The next domino to fall in the battle of packing over-capacity tumbled in Nampa, ID, two weeks ago. According to various news sources, Calgary-based XL Foods, Inc. is closing its beef packing facility in Nampa. News out of Canada indicates XL also will shutter its Calgary plant, at least temporarily. XL also has a plant in Omaha that goes by Four Star Beef, Inc., which apparently will remain open.
You might recall that XL purchased Lakeside Farm Industries, LLC from Tyson Foods, Inc. in February 2009. Lakeside is a diversified agribusiness; at the time of sale, it included cattle-feeding and packing facilities, fertilizer retailing and 5,000 acres under irrigation.
In the same vein, various news sources indicate a group of investors has purchased the former Iowa Quality Beef, LLC facility at Tama, IA, a facility that’s been idle since 2004.
With the fragility of the industry’s infrastructure in mind, it pays to consider comments made by a packer, a cattle feeder and a cow-calf producer in recent testimony before the House Ag Committee’s Subcommittee on Livestock, Dairy and Poultry. Ken Bull, Cargill vice president of cattle procurement, told legislators the opportunity for the domestic beef industry to capitalize on domestic and global growth revolves around efficiency, quality and consistency, as well as trade.
“All three of these themes have a common link – it is the critical relationship between the rancher, feeder and the packer. In order to find success, we have to bring the links closer together, not farther apart as some would like to see,” Bull said.
Specifically, Bull explained the proposed GIPSA rule that would dilute, or in effect prohibit, the use of alternative marketing arrangements (AMAs) represents the single greatest policy threat to the U.S. beef industry that he’s seen in his 32-year professional career.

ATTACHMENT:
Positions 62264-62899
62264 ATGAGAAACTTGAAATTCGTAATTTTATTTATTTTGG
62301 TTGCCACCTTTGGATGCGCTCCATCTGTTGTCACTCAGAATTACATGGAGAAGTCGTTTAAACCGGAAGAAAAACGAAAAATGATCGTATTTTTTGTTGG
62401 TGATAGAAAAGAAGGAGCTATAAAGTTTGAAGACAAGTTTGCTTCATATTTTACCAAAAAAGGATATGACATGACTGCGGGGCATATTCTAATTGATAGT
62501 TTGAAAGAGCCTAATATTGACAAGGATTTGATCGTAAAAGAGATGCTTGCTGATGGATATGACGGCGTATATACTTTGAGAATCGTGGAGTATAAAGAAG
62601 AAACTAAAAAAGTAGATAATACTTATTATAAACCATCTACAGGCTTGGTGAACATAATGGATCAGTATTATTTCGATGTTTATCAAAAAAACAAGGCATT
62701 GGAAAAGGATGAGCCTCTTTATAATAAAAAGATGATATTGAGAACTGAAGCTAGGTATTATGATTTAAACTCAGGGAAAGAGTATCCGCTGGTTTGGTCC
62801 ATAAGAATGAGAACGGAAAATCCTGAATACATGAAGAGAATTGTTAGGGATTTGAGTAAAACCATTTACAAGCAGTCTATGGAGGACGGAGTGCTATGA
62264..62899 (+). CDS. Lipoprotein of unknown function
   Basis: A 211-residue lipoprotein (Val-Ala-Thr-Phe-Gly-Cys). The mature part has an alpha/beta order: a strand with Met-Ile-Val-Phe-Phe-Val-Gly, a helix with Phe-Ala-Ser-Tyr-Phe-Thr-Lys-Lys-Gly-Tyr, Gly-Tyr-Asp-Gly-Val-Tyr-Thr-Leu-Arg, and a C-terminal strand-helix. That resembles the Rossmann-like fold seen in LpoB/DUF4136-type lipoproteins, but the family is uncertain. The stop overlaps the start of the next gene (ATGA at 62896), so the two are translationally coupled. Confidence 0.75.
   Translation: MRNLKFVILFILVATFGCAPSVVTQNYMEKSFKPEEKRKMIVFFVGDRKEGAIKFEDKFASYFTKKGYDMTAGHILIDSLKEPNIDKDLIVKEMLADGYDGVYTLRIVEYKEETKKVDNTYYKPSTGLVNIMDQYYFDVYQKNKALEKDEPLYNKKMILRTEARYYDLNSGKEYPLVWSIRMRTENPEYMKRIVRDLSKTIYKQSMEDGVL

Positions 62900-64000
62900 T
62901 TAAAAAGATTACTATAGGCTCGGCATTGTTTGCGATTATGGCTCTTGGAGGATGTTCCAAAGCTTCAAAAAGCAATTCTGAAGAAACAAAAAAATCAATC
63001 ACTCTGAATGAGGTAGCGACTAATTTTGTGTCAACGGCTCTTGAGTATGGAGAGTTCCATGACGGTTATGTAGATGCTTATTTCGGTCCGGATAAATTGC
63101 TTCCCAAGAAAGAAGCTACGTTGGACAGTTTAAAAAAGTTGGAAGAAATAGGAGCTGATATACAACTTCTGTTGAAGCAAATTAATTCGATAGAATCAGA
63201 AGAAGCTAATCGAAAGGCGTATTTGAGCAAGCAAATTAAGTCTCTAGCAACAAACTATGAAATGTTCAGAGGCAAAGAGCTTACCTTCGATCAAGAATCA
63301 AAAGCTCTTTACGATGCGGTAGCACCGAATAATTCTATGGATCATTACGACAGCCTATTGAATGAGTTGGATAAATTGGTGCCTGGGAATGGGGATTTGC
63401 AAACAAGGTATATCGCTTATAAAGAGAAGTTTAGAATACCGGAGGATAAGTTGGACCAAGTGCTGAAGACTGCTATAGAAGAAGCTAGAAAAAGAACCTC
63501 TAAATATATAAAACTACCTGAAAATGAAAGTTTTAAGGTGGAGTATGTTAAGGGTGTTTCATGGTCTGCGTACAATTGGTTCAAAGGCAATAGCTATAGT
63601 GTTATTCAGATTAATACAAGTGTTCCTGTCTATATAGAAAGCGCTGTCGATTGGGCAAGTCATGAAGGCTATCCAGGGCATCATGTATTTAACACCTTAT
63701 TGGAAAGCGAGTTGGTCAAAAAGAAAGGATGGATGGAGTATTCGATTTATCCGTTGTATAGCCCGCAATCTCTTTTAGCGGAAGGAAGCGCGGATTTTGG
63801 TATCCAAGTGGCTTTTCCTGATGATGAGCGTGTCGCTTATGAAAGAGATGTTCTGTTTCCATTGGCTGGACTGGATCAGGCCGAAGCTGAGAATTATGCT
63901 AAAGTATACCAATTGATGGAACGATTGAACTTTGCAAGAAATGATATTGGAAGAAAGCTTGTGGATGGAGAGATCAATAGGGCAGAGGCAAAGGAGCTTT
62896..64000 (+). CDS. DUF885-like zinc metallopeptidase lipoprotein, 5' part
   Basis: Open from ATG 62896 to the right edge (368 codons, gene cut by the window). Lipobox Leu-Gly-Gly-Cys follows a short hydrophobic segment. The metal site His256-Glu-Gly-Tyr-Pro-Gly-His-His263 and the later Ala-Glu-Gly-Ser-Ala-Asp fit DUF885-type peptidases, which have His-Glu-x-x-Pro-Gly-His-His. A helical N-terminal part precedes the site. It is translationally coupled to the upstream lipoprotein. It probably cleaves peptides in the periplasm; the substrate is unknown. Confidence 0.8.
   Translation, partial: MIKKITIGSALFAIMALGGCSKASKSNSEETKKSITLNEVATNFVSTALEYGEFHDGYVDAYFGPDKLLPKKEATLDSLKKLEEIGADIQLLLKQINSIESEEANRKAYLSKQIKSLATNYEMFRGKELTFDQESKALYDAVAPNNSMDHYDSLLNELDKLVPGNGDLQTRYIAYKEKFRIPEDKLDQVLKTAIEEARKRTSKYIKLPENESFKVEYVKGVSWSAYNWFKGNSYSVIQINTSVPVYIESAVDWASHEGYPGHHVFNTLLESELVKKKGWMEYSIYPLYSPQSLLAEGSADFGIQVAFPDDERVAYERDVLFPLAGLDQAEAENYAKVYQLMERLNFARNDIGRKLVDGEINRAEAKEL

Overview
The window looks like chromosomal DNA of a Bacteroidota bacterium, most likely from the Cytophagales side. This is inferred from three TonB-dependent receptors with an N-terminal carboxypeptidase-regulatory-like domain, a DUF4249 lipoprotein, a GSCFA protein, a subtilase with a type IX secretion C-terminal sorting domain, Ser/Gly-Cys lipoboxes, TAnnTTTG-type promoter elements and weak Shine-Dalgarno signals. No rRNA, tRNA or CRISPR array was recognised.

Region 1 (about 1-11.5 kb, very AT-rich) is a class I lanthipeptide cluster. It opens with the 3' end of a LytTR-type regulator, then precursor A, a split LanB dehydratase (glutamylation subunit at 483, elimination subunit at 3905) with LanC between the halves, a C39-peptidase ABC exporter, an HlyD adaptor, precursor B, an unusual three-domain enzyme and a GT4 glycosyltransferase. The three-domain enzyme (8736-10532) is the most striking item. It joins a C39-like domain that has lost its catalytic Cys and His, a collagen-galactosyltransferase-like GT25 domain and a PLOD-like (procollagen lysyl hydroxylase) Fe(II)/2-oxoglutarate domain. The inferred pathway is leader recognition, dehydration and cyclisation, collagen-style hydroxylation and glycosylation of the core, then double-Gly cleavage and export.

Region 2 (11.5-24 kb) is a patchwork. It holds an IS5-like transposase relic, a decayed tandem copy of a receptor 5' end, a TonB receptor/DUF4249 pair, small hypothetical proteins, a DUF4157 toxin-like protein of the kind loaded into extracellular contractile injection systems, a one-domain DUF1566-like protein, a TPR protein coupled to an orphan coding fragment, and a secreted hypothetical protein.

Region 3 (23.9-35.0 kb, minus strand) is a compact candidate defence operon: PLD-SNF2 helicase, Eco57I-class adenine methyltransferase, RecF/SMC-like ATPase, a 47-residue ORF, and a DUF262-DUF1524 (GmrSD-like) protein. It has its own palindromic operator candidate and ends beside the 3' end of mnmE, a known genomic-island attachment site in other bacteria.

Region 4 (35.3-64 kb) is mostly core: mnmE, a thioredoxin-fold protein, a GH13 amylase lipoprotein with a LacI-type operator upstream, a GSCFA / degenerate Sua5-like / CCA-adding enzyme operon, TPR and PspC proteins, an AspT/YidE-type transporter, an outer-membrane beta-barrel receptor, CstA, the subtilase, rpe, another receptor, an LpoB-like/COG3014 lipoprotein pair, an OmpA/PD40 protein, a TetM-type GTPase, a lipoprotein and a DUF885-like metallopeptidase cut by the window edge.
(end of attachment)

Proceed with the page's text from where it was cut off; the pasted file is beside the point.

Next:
“One of the most critical (aspects of the proposed rule) is a concept that would make it easier for parties to sue packers for price discrimination and jury-awarded damages in federal courts,” Bull explained. “This exact proposal has been ruled against by eight different federal appellate courts, and even considered for hearing by the Supreme Court – and rejected. Any final rule that includes these provisions will be beyond chilling in the marketplace.
“This same kind of law passed in the state of Missouri in the spring of 1999. Implemented May 29, 2001, the impact on producers was immediate and severe as packers overnight shifted to purchasing on only the most basic formulas – rather than value-added or premium programs. The law remained in effect for four short months until the legislature repealed it in a special legislative session. Some of the implications of the GIPSA proposal are virtually identical to the provisions of the Missouri law,” Bull said.